“You, in this room, are the best social change agents” -Dr. George Sugai to Southbridge educators

By Sarah Champagne, Managing Editor

SOUTHBRIDGE – Local educators gathered at the Southbridge High School auditorium Tues, Aug. 21 for a convocation to launch the academic year. The building was full of excitement as teachers and staff from all schools in the district gathered before the formal schedule for the day’s activites began.

At 8 a.m. receiver Jeffrey Villar greeted both new and returning teachers for what will be his first full academic year leading the district. Villar spoke about his own early experiences as a teacher in both rural and urban districts and the challenges of being an educator. While he said that he lacked support in his early career teaching at a troubled urban district, he indicated to staff that they could expect plenty of support in their day to day work as educators.

“It is an exciting day for us. We are starting to do the important work of being teachers,” Villar told the group.  “Working in a turnaround district is as hard as education gets. It is also the most rewarding,” he continued.

Villar introduced the featured speaker at the convocation, Dr. George Sugai, who Villar referred to as “the guru of climate and culture” in educational settings.

Dr. George Sugai presents at the Soutbridge Schools convocation, August 2018.

Sugai is a leading expert in education and behavioral interventions and is based at The University of Connecticut. He is co-director of the National Center on Positive Behavioral Interventions and Supports (PBIS). PBIS is used in school systems, including Southbridge Schools, to promote behavior that supports academic and social-emotional learning. Sugai is also a research scientist at the Center for Behavioral Education and Research at the UConn Neag School of Education, the Carole J. Neag Endowed Chair professor and the co-director of the U.S. Department of Education, Office of Special Education Programs’ Early Childhood Personnel Center.  His areas of expertise include systems change, personnel preparation and behavior management in schools.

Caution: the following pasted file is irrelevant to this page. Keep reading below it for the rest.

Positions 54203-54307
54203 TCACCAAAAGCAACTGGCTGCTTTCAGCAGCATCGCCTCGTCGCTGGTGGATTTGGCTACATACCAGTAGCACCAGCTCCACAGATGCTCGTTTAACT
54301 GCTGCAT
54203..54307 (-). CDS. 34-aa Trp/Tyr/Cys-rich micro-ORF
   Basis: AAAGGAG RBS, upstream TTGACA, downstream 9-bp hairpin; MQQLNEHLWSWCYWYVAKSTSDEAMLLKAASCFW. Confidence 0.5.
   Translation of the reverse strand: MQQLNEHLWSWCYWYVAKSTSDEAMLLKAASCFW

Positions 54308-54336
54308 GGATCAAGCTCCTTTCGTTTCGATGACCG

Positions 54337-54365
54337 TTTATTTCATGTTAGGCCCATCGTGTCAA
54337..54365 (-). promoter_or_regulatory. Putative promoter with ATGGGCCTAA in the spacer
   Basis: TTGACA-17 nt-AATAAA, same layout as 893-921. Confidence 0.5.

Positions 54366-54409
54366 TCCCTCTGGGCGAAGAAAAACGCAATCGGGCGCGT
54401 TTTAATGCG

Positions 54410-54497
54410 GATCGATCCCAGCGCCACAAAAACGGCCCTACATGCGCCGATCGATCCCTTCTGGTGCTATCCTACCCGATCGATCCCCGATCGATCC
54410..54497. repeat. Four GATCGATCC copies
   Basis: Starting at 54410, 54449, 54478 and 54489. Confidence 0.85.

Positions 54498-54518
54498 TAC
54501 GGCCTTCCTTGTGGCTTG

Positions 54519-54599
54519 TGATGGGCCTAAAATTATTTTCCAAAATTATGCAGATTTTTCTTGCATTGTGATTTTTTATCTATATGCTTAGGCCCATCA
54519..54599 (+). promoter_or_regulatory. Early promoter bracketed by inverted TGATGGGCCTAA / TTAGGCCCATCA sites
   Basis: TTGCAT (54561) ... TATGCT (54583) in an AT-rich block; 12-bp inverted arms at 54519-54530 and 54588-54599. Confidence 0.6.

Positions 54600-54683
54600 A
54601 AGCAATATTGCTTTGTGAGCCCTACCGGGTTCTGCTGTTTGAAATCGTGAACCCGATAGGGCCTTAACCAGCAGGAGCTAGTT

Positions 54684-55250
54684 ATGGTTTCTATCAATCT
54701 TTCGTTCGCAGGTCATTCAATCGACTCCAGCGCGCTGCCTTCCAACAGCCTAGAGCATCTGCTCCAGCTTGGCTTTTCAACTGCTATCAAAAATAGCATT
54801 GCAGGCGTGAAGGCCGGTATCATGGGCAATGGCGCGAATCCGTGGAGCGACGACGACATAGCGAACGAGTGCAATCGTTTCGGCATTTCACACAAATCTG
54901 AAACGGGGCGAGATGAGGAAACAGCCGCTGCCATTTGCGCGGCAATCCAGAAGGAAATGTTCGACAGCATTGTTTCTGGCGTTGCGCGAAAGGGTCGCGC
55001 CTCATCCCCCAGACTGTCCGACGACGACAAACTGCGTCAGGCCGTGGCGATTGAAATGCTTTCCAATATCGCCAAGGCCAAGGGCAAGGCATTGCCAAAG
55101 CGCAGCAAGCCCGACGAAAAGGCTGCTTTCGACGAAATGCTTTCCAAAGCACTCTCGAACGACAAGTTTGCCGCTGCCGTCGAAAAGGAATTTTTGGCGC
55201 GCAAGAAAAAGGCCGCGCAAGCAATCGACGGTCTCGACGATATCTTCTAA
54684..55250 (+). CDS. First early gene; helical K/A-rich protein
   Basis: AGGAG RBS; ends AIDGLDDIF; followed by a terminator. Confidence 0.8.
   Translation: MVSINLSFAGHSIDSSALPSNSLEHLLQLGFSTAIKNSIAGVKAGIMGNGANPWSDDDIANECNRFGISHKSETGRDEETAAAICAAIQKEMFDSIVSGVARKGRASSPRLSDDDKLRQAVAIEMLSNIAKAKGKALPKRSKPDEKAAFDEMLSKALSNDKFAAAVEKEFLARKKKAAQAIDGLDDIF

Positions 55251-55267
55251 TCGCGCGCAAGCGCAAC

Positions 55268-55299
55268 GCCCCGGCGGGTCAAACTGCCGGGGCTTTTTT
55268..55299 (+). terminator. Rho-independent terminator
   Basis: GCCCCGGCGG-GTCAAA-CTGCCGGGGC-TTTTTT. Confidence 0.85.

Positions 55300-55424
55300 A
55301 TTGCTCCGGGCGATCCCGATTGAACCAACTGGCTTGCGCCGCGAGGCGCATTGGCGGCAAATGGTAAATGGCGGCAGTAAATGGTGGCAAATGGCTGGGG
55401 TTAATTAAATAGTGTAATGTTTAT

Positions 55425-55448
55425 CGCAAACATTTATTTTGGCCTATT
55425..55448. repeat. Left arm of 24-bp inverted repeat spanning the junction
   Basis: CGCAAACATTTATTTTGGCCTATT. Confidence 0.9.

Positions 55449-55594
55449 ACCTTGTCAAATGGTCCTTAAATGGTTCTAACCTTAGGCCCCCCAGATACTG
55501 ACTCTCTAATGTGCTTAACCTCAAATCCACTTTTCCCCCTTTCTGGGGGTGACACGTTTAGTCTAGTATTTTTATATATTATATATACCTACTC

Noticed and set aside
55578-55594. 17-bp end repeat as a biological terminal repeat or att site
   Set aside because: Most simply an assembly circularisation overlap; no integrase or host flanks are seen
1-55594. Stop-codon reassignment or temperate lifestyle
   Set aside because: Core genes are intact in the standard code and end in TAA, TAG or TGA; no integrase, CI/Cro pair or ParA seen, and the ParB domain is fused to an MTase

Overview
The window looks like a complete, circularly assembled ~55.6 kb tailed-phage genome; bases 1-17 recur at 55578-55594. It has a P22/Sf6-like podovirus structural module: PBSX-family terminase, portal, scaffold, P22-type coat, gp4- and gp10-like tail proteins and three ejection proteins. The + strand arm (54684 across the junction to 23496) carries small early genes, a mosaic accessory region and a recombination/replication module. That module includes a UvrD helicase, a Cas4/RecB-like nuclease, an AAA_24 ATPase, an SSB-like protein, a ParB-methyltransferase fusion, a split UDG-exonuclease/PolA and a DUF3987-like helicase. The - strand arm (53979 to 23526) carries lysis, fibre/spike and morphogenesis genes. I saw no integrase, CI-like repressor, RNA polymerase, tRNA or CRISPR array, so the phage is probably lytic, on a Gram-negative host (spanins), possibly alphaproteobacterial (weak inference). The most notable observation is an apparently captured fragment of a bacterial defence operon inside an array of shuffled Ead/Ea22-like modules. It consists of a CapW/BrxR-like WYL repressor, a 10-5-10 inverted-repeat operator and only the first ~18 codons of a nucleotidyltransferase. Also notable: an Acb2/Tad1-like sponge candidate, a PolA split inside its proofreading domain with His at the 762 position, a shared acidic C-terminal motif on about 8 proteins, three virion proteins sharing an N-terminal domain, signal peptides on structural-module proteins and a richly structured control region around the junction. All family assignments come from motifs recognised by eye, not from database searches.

Dr. Sugai urged Southbridge educators to ask themselves, “What is the smallest thing I can do to make the largest difference?” in the lives of their students.

“You, in this room, are the best social change agents,” Sugai remarked, noting that teachers spend 180 days per year, six hours a day, for 12 years or more with children as they grow into adulthood and as a result, they have tremendous power to make an impact – negative or positive.

A recurring theme in his presentation was that the adults in a child’s life play a large role in that child’s behavior and educational outcomes. The manner in which challenging behavior is met by adults can reinforce the behavior, or it can move in a more the student in a more positive direction, according to Sugai. He asked educators to assess their own biases and what experiences have contributed to their personal social and academic learning, including the assumptions that they may make about individual students without realizing it.

Jackie Ryan and Martena Shea of the Southbridge School Committee attend the convocation for the 2018 – 2019 school year.

The auditorium of educators and administrators started the 2018- 2019 school year with three “homework assignments” of their own from Sugai, which were designed to self-assess their learning and background as they approached the task of teaching in the troubled district.  One of the assignments asked educators to think back to key experiences, good or bad, in their formal education or personal lives that could influence their outlook and approach to education.

Receiver Jeffrey Villar welcomes teachers and staff at the 2018- 2019 convocation for Southbridge Schools.

He noted that students who have at least one adult at a school who they feel confident approaching and confiding in are more likely to thrive academically and psycho-socially. Students with this important resource are also statistically more likely to consider school a safe place, according to Sugai.

“How do we, in Southbridge, make every student feel that they have an adult they can feel safe with?” he asked the audience.

Sugai also offered what he referred to as “low cost, high yield” proactive strategies to assure that students were engaged and felt recognized at the start of the day or the school year. He recommended personal greetings and interactions at the start of the day or school year, positive reinforcement and other strategies to engage students and to establish a climate of trust.

Sugai wove anecdotes about his own family life and learning into the presentation, lending a sense of familiarity and humor to his message. He included tales of his family’s experience as Japanese prisoners of American internment camps in Poston, AZ and how the family adjusted to discrimination.

Following Sugai’s presentation, DESE commissioner Jeff Riley addressed the teachers and staff before the educators continued with further professional development and preparation for the 2018- 2019 school year. The first day of school for Southbridge students is Mon., Aug. 27 except for kindergarten, which starts on Thurs. Aug. 30.

 

 

 

 

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